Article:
Otago researchers studying the COVID-19 virus (SARS-2) have discovered potential target points on its genome, which may contribute to future treatments for the virus.
While their laboratory was locked down during the Level 4 period, Ph.D. student Ali Hosseini and Professor Alex McLellan from the Department of Microbiology and Immunology worked from their homes to tackle a new field within the pathogenesis of COVID-19.
Lead author Mr Hosseini says he hopes this work will contribute to a better understanding of how the virus escapes the host immune response and contribute to the development of attenuated viral vaccines.
The researchers put into action their skills in microRNA (miRNA) gained from their usual topic of study of anti-cancer CAR T cells, to examine previously unrecognised weak points on the SARS-2 genome that could be used to destroy the virus or help create new vaccines.
These weak points on the virus are target sites recognised by host miRNA—a nucleic acid-based ‘immune system’ operating in all of our body’s cells.
Essential for controlling gene expression within the cell, miRNAs are also important players in the recognition and destruction of viruses.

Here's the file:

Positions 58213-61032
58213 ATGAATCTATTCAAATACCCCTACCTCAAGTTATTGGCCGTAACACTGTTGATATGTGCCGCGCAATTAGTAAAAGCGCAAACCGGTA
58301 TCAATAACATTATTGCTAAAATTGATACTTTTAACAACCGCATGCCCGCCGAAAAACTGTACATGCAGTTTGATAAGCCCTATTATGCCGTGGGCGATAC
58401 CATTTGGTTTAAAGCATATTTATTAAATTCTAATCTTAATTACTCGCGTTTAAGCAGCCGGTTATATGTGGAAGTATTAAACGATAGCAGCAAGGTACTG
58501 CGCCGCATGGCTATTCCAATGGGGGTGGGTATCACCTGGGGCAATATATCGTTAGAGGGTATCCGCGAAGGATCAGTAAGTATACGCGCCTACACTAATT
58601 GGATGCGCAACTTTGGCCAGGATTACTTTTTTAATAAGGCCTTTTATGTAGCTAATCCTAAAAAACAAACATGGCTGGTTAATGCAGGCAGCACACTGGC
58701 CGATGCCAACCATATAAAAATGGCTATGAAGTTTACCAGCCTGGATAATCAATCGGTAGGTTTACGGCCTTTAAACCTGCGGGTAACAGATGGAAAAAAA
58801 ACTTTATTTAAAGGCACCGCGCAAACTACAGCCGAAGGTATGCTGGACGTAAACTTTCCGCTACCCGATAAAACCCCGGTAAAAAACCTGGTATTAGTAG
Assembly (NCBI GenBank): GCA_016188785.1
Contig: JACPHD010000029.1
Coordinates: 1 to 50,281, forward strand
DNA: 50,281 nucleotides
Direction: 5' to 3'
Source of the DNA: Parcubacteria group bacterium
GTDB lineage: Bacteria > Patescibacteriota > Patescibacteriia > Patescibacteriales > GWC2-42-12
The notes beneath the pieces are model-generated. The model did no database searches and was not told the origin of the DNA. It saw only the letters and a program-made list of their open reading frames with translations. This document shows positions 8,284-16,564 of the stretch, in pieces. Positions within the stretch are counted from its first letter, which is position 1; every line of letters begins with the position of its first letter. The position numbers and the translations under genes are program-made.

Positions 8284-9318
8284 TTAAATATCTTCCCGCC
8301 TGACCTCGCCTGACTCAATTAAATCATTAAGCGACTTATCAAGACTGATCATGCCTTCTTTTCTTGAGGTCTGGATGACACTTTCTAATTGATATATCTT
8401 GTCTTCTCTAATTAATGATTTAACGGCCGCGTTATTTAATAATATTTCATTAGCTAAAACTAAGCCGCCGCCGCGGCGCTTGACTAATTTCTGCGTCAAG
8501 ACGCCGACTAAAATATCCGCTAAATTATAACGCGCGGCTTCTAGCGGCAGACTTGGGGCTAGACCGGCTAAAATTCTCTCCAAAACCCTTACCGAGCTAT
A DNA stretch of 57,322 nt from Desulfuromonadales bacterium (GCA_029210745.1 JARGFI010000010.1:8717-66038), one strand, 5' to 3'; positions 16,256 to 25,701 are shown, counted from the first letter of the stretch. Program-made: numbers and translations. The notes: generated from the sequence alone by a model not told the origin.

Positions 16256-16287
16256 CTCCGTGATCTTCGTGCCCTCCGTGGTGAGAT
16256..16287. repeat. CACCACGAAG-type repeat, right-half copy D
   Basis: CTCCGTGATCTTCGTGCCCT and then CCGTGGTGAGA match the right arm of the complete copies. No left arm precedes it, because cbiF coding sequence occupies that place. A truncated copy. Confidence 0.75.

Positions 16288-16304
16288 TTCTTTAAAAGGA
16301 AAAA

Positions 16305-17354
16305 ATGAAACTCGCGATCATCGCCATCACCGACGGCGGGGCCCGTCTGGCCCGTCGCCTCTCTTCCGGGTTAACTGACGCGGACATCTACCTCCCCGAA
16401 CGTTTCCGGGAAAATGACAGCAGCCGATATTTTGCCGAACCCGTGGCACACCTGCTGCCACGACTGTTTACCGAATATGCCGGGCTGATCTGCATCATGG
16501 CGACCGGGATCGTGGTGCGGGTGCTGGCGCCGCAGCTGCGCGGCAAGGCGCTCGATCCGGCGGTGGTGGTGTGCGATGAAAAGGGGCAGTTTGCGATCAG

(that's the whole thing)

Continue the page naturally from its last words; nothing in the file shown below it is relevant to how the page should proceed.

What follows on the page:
One target site on SARS-2 matches an abundant miRNA (miR197) present in very high levels in patients with cardiovascular complications or with respiratory viral infections.
The miR197 binding site on SARS-2 had been independently mutated nearly 40 times since March this year. This mutation is now present in more than 75 percent of SARS-2 global isolates.
“Patients with cardiovascular complications have been shown to be at risk from COVID-19,” says Professor McLellan.
“Our study suggests that a normal defence pathway in these patients may have been blocked through this mutation in the virus.”
However, he says it is too early to say if such mutations will help the virus, or are simply neutral hitchhikers that confer no advantage to the virus.
“We need direct experimental approaches using live virus, as well further study of the transmission of such mutants around the world.
“Even so, it was surprising to find how often the miR197 target site had been mutated in different SARS-2 isolates.
“Our study just says: let’s keep an eye on these sites and see what happens to these in future.”
Lead author Ali Hosseini says because many miRNA are different between species, the newly emerged ‘zoonotic’ SARS-2 may face signature human miRNA attack, not previously experienced in bats.
The researchers say their findings also open up the possibility to engineer in artificial miRNA sites. This may be useful for weakening the virus for vaccine research and has been successfully performed experimentally for other respiratory viruses.
Such strategies for the SARS-2 virus could contribute to worldwide vaccine efforts.
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